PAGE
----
A Hundred Secret Senses – Amy Tan

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I finished reading Amy Tan’s A Hundred Secret Senses. After 3 false starts – reading, getting to about page 10 or 15 and then life calling me to its umpteen undone things– I woke early yesterday, started before the house woke, stopped to cook, clean, digitally connect with my family and friends, and then stayed up through the night to finish the book and ruminate.

The story opens and immediately discloses the meaning of the title… “My sister Kwan believes she has yin eyes. She sees those who have died and now dwell in the World of Yin, ghosts who leave the mists just to visit her kitchen on Balboa Street in San Francisco”. Now, no reader has a doubt about which of the hundred secret senses this book speaks of or where the story is set. As an impatient person who likes to know the who, what, and where so I can connect the why and how when they come about, getting right to the point is helpful in engaging me in the action of the story.

The book is about past lives and soul ties, about rebirth and reincarnation (which are also senses), about loyalty, friendship, and sacrifice, and about maintaining dignity and decorum. Two half-sisters, Kwan and Olivia, have opposing cultures and personalities. Kwan is the part of the family that her father, Jack Lee, left in China, while Olivia and her brothers are Jack Lee’s family from a new chapter in his life after he immigrated to the U.S. Kwan embodies all the qualities that come with being a peasant from rural China (most Asian cultures): she is loud, food centered, steeped in tradition, superstition and beliefs that are mind-boggling to anyone living outside that cultural boundary. Olivia is a typical city girl–skeptical of anything that isn’t “modern” or rooted in science, cynical when it comes to the emotional aspects of life, and condescending of anything that doesn’t meet her standards of materialism.

Olivia’s family become aware of Kwan only in the dying moments of Jack Lee. Kwan was the wild card no one knew about. Olivia’s mother brings Kwan to the U.S. as part of her promise to her husband. Olivia describes this when she says, “Looking back, I can imagine how my mom must have felt when she first heard this. Another wife? A daughter in China? We were a modern American family. We spoke English. Sure, we ate Chinese food, but take-out, like everyone else…… According to Aunt Betty, at the funeral, my mother vowed never to remarry. She vowed to teach us children to do honour to the Yee family name. She vowed to find my father’s firstborn child, Kwan, and bring her back to the U.S. The last promise was the only one she kept”. Kwan, with her lack of understanding of the English Language and its nuances, her curiosity about everything that is part of city life, and her boundless capacity for optimism in the face of hurtful situations becomes a source of embarrassment for Olivia. But what Kwan lacks in lingua franca and other seeming frailty she makes up for with her astute understanding of human nature, her forgiving personality, and unwavering loyalty to family and friends. Kwan is endearing to me, I want to wrap her in the warmest clothing and hold her safe, ‘cause she is what I would want in an elder sister. She embodies that Safe Haven feeling that everyone should have in their lives.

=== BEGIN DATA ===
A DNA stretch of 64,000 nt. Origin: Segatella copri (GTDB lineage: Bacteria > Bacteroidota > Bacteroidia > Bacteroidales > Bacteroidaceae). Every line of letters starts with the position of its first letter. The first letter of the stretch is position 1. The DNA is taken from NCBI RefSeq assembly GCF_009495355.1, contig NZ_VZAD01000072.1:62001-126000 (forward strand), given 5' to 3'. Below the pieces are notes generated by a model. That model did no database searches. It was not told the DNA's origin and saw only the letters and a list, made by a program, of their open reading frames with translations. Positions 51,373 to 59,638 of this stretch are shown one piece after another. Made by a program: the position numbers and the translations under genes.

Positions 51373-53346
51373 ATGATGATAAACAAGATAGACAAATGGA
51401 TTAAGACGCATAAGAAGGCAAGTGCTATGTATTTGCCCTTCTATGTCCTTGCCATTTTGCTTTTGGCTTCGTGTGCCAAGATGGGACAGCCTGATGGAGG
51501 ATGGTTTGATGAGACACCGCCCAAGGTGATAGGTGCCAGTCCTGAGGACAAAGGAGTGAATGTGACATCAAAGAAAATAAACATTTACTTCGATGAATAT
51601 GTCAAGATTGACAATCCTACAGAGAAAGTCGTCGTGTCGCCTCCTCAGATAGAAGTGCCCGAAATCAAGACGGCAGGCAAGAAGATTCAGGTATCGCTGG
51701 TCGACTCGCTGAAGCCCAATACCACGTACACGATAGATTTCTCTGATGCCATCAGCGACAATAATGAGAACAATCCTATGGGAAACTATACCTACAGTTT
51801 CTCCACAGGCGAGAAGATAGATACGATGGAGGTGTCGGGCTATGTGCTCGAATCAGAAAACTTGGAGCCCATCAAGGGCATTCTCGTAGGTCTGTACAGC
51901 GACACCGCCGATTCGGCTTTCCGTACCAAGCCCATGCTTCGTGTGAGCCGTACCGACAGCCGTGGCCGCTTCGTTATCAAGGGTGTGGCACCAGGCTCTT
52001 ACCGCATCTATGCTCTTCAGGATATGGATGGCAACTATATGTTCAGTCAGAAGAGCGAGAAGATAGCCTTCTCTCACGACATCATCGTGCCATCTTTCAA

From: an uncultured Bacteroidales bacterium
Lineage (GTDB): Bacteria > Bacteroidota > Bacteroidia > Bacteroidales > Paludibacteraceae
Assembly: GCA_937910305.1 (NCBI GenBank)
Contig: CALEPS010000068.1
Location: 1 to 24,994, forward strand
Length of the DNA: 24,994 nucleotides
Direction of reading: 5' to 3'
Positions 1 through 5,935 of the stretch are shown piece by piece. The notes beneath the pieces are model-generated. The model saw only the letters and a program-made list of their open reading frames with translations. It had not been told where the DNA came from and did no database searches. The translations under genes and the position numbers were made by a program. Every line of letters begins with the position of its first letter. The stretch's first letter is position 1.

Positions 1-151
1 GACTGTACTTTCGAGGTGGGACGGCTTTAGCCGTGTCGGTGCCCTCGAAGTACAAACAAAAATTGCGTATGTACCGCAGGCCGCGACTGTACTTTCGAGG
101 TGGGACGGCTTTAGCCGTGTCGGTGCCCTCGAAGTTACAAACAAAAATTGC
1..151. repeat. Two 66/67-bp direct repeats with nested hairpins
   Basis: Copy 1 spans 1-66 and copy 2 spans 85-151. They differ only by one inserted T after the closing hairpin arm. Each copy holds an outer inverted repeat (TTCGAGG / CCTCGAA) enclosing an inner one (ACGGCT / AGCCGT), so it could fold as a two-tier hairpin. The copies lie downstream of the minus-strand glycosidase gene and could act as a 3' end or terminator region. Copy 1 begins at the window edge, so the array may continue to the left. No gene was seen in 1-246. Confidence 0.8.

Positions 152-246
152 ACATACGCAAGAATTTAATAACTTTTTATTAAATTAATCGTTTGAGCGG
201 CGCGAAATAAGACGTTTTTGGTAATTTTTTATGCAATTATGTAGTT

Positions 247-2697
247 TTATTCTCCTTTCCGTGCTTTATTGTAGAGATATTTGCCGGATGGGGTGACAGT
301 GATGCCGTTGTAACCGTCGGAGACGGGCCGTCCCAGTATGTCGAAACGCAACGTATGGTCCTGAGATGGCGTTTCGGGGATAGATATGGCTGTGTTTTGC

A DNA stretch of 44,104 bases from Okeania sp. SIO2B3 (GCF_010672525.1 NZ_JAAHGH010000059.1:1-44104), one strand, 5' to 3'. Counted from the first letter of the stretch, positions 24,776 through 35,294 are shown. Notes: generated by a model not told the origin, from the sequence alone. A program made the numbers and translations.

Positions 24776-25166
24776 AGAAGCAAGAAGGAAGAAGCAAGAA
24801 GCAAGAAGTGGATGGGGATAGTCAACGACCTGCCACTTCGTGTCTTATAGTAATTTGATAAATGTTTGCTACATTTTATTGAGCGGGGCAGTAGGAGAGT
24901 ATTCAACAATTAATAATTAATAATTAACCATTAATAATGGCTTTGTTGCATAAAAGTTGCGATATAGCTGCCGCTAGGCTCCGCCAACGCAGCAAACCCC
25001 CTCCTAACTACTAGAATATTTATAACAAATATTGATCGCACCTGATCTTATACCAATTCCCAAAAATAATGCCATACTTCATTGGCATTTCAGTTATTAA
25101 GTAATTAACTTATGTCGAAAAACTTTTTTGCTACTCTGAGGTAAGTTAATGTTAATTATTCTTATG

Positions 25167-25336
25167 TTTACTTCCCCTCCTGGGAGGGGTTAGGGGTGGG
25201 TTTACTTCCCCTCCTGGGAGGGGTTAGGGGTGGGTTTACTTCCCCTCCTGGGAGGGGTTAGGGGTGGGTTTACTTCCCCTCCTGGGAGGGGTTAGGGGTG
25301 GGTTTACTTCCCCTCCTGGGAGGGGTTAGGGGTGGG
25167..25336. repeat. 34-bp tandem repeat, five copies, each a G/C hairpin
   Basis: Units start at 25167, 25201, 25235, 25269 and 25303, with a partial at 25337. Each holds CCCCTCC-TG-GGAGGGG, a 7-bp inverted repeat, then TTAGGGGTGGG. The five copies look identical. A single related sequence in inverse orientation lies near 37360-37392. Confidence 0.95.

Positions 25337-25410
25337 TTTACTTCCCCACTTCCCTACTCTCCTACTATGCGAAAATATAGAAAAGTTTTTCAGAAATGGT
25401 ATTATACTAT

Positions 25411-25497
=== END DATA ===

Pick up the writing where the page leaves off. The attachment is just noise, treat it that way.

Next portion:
The timeline weaves back and forth between the missionaries in Manchu China, with its Heavenly King and present day China and San Francisco. In between, Kwan narrates incidents in her own childhood and past life, as bedtime stories to Olivia. Olivia usually dismisses it as imaginative stories, having nothing to do with reality. But her perception changes when a job assignment brings Olivia, who is a photographer, Simon (Olivia’s estranged husband), who is a writer and Kwan, who becomes the interpreter, to China. And all the stories come alive. As Olivia’s perception about the other senses change, the reader becomes aware of the depth of the connections that she and the other characters in the story share. Along the way, we listen to some profound epiphanies that come out of the characters, as they move out of their comfort zones, grow, and learn.